Dear Michael: My dad died a few years back and left my mother with some substantial cash assets, as well as ownership of the farm. She has in excess of $400,000.

She is approaching her mid-70s and has now become concerned with long-term care insurance as she has seen a few of her friends end up in facilities.

I keep telling her between the savings and the cash rents I pay her, she has more than enough to pay to pay for any long-term care costs, so why bother paying a premium on something that she has enough income and assets to use to pay for her care?

- Mom Won’t Listen.

Dear Mom Won’t Listen: To start off with, I’ll ask you some basic questions about your mom’s situation.

Does she have a home and does she insure that home? If so, because based on what you’re saying why insure anything if you have enough money or income to replace it?

People won’t sleep at night if they suddenly remember they forgot to pay their homeowners insurance, yet the chances of losing your home or sustaining major damage to the point of being uninhabitable is one in 20,000.

Your mom’s chances of needing some type of care someday? About 50/50 or one in two people her age will need some type of assistance. Just like insuring your car or your home, though, the amount of the payment of the claim depends on the event that causes a claim. If she falls and breaks a hip and needs rehab for six months and then goes home, not much of a claim. If she falls and breaks her hip and can’t move without assistance, huge claim.

Everyone in advance always comes up with ways to mitigate that claim. “We can take care of Mom at home with us” or “My wife is an LPN.” This is the same as saying she doesn’t need hail insurance on her home because you’ll come over and reroof the home if it gets hailed on.

So, people buy insurance for security and peace of mind.

Digging deeper into the issue, people who have long-term care insurance are more apt to reach out for help sooner than those who do not, no matter how much money they have in the bank. I’ve seen millionaires who ended up laying on their bathroom floor for two days waiting for help – when they shouldn’t have been alone for the past few years – because, “By God, I’m not going to spend good money on any help” and end up costing hundreds of thousands of dollars in care costs when they push it too far past the sane and reasonable limits of self-care.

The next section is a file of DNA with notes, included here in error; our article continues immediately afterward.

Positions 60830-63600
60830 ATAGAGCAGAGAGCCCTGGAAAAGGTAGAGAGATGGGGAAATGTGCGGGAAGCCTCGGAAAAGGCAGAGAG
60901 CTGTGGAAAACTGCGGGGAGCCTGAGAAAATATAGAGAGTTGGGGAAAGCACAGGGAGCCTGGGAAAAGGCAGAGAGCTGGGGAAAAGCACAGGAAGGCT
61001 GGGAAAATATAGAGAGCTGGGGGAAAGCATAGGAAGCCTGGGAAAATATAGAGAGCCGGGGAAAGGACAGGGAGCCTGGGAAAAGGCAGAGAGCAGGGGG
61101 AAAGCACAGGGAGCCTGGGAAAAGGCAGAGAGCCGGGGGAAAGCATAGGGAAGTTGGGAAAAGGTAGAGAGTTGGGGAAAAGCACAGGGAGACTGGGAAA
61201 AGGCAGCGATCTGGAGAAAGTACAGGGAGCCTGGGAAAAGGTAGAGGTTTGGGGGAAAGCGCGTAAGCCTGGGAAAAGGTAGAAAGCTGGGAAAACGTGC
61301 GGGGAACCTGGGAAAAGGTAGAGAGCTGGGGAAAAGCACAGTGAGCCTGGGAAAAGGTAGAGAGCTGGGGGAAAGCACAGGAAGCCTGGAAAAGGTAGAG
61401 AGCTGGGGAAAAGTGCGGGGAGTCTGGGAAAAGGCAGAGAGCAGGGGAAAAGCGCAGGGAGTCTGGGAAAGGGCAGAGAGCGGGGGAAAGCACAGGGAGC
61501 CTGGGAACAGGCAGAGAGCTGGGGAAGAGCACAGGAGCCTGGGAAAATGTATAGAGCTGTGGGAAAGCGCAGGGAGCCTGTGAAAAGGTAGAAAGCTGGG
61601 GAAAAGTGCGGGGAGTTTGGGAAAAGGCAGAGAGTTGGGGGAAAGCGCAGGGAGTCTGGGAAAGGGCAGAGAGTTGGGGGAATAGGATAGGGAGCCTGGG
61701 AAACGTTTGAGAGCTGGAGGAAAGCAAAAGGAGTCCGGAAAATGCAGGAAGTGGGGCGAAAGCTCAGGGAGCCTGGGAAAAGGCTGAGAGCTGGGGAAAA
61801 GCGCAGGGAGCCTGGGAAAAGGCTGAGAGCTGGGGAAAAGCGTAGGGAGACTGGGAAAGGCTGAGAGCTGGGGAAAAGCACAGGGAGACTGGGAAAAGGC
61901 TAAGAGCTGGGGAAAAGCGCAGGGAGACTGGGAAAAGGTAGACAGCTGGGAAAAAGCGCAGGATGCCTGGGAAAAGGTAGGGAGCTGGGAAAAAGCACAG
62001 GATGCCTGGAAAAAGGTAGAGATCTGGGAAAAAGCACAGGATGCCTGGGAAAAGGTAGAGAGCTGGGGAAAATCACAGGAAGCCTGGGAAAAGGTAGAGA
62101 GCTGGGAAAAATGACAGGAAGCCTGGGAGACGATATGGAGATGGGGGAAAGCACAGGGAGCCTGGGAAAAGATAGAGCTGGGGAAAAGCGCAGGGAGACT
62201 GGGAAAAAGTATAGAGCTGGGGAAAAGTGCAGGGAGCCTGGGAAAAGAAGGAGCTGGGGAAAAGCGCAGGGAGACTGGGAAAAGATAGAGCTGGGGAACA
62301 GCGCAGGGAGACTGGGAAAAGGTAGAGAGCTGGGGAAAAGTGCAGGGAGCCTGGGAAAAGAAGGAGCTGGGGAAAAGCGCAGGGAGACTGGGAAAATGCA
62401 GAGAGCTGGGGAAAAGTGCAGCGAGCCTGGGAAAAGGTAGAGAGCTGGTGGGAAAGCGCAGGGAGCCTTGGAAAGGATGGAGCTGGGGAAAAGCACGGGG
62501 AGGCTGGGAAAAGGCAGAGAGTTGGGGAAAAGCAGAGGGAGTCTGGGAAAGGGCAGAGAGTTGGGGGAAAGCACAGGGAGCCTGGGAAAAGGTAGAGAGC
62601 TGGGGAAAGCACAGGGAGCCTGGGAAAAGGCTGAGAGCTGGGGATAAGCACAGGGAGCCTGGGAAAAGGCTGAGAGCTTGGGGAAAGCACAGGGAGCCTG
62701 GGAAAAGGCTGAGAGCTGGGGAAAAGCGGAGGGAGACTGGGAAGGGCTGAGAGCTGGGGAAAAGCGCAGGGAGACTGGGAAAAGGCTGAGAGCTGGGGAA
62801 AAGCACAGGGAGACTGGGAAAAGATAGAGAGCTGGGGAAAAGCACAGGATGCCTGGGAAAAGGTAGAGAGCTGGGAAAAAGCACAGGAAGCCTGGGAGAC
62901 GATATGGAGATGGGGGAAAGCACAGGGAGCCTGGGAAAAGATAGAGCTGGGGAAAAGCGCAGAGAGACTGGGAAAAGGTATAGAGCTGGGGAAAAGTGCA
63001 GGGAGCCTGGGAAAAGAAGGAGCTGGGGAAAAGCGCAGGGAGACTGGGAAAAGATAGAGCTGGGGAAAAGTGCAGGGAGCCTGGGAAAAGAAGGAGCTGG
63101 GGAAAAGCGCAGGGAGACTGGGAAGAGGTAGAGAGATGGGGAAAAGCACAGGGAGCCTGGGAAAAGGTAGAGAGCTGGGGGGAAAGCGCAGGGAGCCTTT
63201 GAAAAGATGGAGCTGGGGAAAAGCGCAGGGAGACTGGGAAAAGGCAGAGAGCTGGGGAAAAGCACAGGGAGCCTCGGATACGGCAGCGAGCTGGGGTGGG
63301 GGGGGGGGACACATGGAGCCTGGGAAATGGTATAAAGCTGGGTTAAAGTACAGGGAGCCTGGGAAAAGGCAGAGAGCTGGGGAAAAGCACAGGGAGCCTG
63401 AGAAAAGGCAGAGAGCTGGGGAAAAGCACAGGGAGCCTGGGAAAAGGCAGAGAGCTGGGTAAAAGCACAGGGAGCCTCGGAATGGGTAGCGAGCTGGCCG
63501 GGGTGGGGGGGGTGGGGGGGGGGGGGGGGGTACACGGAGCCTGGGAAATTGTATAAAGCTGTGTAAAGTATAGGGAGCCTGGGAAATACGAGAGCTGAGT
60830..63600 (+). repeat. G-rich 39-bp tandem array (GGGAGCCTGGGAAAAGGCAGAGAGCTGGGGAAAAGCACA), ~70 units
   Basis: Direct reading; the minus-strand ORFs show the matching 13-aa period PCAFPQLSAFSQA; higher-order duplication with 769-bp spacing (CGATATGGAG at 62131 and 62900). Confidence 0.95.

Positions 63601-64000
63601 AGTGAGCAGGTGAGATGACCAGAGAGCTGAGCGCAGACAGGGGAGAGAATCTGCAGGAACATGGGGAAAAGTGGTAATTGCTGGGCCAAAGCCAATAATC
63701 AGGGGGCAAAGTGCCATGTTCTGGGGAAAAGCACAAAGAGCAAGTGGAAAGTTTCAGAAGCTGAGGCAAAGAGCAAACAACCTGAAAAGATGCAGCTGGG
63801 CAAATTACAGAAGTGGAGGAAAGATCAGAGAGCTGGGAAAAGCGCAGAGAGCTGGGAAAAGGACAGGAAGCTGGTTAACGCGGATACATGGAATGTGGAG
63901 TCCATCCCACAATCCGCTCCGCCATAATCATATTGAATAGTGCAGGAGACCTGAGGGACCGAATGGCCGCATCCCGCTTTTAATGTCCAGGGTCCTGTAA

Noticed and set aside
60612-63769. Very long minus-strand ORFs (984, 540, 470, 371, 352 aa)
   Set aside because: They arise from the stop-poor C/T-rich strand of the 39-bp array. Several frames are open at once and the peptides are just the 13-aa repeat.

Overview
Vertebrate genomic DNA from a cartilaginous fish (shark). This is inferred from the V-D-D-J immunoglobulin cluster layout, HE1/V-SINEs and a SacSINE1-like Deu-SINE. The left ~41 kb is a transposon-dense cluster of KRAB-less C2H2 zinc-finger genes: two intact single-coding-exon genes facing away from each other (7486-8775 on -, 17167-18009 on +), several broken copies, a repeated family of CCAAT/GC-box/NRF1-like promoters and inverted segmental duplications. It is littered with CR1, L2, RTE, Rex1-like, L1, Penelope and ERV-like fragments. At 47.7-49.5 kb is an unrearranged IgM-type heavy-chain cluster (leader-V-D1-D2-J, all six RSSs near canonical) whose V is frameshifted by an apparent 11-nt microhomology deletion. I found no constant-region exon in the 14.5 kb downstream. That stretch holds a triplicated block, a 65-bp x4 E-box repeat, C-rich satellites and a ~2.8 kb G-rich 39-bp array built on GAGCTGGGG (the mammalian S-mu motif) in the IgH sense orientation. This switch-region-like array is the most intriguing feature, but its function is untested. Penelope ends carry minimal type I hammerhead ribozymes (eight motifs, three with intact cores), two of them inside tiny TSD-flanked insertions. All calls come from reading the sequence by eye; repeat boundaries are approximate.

It’s a quality of life decision we all have to make someday, and it would be great if everyone would make this decision in their late 50s or early 60s when the prices are still reasonable.

Last but not least, if you’re cash renting the farm, then I’m guessing you want the farm someday. Your mom probably has this money earmarked to go to your sibling(s) in lieu of receiving any farmland. And you’d better hope your siblings will still talk to you after their inheritance is gone. The worst case scenario would be if they end up suing you for what they feel they had coming as was specified in the will.

Do you still feel like gambling that her assets and the cash rent you pay will cover any long-term care costs?

Factor in that average costs of care rise by 9 percent each year, and you are now approaching $100,000 per year.

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Michael Baron provides estate planning guidance at Great Plains Diversified Services in Bismarck, North Dakota. Email him at KeeptheFamilyFarm@gmail.com.

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Michael Baron provides estate planning guidance at Great Plains Diversified Services in Bismarck, North Dakota.